The far right political pundit Milo Yiannopoulos has been blamed for inviting violent demonstrations outside of his Melbourne show during his current Australian tour. Anti-fascist groups quickly gathered around the Flemington venue shouting expletives at attendees, labelling them as Nazis among other things.
There was a considerable police presence at the Melbourne event that was there to separate protesters and attendees of Milo’s appearance.
Hundreds of members of Campaign Against Racism and Fascism clashed with the right-aligned True Blue Crew outside the event. One police officer sustained injuries after being hit by a rock.
Rocks were thrown at a police van and pepper spray was used by police after a violent fight broke out between protestors.
In a radio interview following the protests Milo denied that any right wing groups took part in the violence and condemned leftist demonstrators. Milo went on to say that what occurred was an indication Australia had a problem with allowing free speech.
Milo told the press that this was not the first bad reaction to his presence he had when visiting Australia pointing out that many establishments had cancelled his speaking engagements.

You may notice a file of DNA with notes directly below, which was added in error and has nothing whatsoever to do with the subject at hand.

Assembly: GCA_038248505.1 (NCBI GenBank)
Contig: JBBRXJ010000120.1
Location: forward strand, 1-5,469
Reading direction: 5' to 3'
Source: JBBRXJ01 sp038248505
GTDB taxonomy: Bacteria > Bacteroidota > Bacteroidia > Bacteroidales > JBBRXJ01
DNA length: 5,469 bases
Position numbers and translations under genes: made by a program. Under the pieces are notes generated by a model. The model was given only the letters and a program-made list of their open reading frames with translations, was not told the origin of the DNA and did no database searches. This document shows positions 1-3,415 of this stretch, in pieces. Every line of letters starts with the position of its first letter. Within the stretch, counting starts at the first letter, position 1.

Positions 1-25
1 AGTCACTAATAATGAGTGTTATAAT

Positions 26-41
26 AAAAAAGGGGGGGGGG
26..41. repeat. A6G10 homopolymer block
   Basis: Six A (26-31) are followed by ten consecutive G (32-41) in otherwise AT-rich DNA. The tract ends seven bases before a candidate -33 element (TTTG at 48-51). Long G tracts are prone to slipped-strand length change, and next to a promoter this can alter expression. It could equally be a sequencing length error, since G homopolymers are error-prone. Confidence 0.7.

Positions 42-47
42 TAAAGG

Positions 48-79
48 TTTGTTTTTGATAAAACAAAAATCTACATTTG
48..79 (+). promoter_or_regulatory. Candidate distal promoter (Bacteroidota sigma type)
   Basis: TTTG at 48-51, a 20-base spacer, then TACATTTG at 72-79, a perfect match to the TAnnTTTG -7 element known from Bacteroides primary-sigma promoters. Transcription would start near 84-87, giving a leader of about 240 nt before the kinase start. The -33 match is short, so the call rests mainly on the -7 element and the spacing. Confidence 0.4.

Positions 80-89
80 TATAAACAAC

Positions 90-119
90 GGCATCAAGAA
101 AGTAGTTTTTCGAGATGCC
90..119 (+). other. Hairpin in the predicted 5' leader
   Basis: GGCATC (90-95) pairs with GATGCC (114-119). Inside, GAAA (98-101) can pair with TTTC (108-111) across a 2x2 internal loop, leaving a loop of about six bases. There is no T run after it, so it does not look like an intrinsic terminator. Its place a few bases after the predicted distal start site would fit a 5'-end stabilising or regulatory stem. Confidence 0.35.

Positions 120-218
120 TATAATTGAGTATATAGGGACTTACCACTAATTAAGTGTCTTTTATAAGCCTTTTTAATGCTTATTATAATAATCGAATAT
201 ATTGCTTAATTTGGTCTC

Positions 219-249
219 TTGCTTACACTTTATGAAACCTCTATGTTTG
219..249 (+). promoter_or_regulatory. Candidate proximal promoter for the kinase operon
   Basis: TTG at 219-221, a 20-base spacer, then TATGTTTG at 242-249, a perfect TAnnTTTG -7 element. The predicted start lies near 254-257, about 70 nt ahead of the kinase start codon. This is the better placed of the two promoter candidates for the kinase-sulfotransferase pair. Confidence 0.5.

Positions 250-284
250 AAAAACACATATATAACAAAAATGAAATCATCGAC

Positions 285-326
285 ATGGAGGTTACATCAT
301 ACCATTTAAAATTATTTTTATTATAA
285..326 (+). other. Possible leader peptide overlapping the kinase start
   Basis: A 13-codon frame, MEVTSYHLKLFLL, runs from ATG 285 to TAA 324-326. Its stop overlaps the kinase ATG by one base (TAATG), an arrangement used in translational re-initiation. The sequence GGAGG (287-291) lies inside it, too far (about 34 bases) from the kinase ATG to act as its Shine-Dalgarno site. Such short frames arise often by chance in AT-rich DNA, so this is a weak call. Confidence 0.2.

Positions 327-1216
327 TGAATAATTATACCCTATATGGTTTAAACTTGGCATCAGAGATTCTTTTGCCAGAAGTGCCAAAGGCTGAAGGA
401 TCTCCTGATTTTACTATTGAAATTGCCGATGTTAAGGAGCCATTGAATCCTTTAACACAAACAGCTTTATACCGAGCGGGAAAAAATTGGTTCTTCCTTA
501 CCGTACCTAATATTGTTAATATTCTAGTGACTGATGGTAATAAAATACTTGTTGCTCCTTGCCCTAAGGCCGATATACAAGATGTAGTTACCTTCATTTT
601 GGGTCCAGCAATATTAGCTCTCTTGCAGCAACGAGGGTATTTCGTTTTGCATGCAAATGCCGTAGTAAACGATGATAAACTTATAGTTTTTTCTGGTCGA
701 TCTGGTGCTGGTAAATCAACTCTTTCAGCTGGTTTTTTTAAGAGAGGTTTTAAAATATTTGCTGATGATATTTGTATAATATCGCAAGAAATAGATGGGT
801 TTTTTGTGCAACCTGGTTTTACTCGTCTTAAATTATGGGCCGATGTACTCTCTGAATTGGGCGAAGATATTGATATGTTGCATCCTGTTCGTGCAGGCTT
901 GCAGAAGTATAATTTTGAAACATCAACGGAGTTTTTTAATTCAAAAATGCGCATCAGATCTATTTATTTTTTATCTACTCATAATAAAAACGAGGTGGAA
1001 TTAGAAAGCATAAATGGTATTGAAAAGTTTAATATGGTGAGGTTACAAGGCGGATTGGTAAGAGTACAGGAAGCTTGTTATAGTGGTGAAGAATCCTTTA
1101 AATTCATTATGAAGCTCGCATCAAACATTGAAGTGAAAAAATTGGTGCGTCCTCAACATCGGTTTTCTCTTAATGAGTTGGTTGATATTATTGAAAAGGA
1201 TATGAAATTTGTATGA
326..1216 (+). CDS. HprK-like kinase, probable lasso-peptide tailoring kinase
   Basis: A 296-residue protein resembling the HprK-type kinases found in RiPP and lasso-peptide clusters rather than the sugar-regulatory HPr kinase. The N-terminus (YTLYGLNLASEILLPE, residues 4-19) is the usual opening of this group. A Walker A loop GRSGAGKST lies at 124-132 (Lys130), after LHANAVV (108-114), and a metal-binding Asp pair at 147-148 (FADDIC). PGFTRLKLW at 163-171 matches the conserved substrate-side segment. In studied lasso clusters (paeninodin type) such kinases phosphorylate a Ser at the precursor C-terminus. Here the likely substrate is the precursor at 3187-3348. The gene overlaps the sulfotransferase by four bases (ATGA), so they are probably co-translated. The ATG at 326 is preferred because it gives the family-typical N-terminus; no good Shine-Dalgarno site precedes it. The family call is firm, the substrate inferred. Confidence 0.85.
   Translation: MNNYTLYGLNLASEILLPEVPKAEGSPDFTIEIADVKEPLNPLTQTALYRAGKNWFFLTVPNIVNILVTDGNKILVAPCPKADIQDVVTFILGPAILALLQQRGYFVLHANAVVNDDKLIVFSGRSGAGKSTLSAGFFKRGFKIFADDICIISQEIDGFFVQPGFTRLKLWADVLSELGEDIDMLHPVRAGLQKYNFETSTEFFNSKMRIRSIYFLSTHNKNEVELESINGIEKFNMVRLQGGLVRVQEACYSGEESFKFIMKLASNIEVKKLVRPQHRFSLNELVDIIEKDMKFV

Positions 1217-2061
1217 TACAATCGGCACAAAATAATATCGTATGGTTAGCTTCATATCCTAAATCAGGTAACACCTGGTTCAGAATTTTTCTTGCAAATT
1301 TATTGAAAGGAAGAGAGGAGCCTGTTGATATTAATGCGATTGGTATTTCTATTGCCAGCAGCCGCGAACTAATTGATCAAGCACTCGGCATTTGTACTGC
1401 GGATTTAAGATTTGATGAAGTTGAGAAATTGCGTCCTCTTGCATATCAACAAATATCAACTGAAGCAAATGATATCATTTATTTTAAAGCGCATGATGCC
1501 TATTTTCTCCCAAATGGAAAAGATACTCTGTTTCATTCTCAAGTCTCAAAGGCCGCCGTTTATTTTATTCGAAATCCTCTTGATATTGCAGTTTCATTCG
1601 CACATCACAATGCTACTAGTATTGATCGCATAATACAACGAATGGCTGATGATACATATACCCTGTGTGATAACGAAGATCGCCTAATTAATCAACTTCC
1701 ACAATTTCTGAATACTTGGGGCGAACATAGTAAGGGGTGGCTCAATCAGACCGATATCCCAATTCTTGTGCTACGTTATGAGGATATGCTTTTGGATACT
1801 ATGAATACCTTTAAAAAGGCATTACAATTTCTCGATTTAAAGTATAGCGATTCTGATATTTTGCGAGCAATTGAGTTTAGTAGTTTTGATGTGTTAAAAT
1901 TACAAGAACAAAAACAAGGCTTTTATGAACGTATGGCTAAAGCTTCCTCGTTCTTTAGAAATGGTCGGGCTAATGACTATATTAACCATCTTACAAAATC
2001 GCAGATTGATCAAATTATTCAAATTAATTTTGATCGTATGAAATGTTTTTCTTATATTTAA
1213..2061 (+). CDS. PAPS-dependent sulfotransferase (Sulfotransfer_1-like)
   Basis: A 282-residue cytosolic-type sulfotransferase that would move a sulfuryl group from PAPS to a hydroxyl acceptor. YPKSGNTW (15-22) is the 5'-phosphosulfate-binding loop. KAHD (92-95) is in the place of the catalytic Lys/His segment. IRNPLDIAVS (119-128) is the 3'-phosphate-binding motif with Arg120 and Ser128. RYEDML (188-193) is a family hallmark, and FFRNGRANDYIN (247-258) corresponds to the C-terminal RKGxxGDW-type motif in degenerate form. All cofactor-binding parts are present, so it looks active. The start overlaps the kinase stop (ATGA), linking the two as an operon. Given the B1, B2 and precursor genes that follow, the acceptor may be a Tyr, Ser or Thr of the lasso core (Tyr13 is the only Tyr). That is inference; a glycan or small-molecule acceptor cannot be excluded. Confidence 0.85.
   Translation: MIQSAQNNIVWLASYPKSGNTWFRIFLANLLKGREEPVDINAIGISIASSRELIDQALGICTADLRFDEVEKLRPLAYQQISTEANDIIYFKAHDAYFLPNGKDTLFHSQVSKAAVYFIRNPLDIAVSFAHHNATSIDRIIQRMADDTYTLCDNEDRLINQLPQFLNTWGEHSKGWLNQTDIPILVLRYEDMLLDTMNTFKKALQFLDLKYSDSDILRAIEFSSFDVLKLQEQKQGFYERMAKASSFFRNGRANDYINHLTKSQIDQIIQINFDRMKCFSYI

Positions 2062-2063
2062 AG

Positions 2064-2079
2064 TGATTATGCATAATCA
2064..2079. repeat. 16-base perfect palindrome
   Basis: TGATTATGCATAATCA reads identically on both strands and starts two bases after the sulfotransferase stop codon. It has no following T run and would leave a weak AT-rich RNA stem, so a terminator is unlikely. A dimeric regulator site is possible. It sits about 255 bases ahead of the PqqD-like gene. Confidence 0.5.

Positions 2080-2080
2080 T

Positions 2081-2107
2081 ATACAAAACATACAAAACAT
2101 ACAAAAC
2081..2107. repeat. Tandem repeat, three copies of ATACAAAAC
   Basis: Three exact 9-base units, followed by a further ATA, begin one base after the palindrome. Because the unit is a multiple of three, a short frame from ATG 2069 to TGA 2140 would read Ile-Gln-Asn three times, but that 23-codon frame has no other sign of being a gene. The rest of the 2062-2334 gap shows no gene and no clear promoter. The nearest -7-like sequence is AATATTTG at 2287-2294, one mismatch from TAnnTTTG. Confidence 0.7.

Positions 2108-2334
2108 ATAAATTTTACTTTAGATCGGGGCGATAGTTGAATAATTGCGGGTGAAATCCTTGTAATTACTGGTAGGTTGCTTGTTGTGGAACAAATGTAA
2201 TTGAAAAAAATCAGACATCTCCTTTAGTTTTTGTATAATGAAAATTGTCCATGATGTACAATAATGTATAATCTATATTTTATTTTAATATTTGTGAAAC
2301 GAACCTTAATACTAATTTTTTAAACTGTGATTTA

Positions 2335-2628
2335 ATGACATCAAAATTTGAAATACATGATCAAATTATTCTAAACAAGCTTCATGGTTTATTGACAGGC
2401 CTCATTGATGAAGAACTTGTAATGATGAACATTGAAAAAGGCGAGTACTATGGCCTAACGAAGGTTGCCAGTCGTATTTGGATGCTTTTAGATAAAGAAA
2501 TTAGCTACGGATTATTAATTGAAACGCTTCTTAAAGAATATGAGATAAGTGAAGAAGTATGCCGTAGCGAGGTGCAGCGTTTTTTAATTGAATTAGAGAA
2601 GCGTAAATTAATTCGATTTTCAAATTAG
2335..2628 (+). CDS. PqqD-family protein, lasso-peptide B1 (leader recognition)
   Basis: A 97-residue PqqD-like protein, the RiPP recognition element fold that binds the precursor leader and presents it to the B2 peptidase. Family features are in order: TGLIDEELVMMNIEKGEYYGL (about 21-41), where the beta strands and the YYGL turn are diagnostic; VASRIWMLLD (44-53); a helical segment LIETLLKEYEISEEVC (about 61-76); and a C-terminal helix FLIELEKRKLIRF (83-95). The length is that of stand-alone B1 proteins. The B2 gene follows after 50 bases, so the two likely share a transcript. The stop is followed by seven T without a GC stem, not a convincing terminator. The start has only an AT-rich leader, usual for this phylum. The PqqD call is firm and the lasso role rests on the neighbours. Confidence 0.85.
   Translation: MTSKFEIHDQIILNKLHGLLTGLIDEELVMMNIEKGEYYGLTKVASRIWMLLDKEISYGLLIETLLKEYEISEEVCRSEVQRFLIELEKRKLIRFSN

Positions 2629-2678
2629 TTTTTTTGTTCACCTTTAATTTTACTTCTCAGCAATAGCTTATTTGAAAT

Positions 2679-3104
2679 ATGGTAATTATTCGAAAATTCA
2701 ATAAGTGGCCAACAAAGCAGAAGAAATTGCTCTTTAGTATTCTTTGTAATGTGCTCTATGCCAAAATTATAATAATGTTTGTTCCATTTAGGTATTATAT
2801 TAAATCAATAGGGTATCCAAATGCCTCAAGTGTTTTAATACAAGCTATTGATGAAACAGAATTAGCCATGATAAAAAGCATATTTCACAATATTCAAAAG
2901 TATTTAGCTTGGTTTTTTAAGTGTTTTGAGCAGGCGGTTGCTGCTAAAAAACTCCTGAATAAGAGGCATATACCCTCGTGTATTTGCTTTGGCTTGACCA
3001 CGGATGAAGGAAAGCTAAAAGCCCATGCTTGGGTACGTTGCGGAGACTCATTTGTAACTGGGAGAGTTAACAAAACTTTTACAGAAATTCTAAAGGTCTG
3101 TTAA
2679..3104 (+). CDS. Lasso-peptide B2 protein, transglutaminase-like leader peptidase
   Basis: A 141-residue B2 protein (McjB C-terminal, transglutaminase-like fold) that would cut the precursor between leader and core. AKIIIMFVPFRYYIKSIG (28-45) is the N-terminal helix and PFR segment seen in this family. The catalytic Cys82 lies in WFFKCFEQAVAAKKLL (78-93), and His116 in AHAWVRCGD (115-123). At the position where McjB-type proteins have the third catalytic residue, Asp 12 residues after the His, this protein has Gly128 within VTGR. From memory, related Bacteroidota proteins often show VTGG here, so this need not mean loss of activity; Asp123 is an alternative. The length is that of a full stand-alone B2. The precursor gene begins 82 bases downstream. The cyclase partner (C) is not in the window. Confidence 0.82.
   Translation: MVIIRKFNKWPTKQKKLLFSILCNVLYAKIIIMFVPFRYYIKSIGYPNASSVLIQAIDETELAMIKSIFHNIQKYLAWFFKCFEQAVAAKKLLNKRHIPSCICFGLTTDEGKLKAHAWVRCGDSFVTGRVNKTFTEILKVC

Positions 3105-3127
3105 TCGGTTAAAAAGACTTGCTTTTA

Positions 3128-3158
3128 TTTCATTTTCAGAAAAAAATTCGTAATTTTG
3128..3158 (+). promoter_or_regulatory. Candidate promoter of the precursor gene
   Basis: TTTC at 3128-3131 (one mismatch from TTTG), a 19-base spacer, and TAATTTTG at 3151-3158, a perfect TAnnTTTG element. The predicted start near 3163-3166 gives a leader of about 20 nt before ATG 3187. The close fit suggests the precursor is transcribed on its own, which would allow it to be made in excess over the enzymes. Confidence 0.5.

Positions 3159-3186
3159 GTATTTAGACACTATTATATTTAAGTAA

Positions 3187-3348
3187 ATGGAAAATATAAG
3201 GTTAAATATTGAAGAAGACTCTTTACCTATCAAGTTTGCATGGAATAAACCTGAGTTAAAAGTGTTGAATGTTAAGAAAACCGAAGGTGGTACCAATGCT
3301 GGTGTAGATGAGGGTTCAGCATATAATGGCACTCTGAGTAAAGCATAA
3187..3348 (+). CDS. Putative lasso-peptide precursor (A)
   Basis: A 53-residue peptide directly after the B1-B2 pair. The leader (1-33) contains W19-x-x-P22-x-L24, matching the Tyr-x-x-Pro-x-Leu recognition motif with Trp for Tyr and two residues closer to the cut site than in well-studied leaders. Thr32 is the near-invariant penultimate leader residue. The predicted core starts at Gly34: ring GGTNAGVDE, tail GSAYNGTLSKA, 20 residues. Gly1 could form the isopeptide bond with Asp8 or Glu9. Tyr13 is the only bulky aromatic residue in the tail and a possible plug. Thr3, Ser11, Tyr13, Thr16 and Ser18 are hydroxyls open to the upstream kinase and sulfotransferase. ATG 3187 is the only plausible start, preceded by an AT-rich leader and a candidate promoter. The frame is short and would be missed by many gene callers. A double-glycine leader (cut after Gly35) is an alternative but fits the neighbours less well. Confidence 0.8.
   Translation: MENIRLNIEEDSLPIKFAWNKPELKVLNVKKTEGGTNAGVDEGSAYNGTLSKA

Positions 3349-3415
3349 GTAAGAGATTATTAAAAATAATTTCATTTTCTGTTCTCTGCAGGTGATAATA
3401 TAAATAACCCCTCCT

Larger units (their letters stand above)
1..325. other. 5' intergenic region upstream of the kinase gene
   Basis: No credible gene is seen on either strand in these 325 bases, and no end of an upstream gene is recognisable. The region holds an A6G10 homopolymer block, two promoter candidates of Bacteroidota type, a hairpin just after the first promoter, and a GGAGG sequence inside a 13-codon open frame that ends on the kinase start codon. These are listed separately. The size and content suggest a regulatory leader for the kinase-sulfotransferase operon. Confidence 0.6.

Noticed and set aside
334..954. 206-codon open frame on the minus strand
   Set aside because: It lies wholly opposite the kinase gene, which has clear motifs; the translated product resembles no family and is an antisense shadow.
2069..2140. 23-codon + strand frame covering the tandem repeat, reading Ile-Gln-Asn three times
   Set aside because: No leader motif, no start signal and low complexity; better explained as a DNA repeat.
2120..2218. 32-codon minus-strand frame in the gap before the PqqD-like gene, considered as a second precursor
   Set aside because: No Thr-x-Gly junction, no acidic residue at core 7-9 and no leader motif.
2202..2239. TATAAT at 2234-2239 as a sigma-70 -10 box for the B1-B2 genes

Milo went on to say the demonstrations by the left were an example of intimidation tactics that not only harmed his supporters but impartial police and journalists.
Yiannopoulos used his radio interview to establish that he thought Australian politics and media were a mess but that ordinary Australians were beginning to rebel against them.
Milo is best known as a right wing homosexual who has become an opinion leader for what is known as the“alt right”. His critics refer to him as an apologist for paedophilia after he argued that relationships between older men and young boys could be justified as a coming of age exercise.
This opinion from Yiannopoulos saw him sacked from his editor position at the Breitbart news website and he later went on to deny making any apology for paedophilia.
He is also seen as an anti-Muslim speaker as he has suggested that Islamic culture should be stopped from being facilitated in Western countries. Milo has generated a significant online following claiming that Australia was his largest audience outside of the United States.
Milo’s Australian tour is marketed as the “Troll Academy” and is designed to thrive on generating controversy, especially in internet circles.
Milo actively encourages fierce opposition to him, stating he was disappointed a petition against him entering Australia only received 600 signatures.
Critics argue that Milo’s tour has little to offer Australian political discussion but note that the turnout to his events has been much larger than anticipated.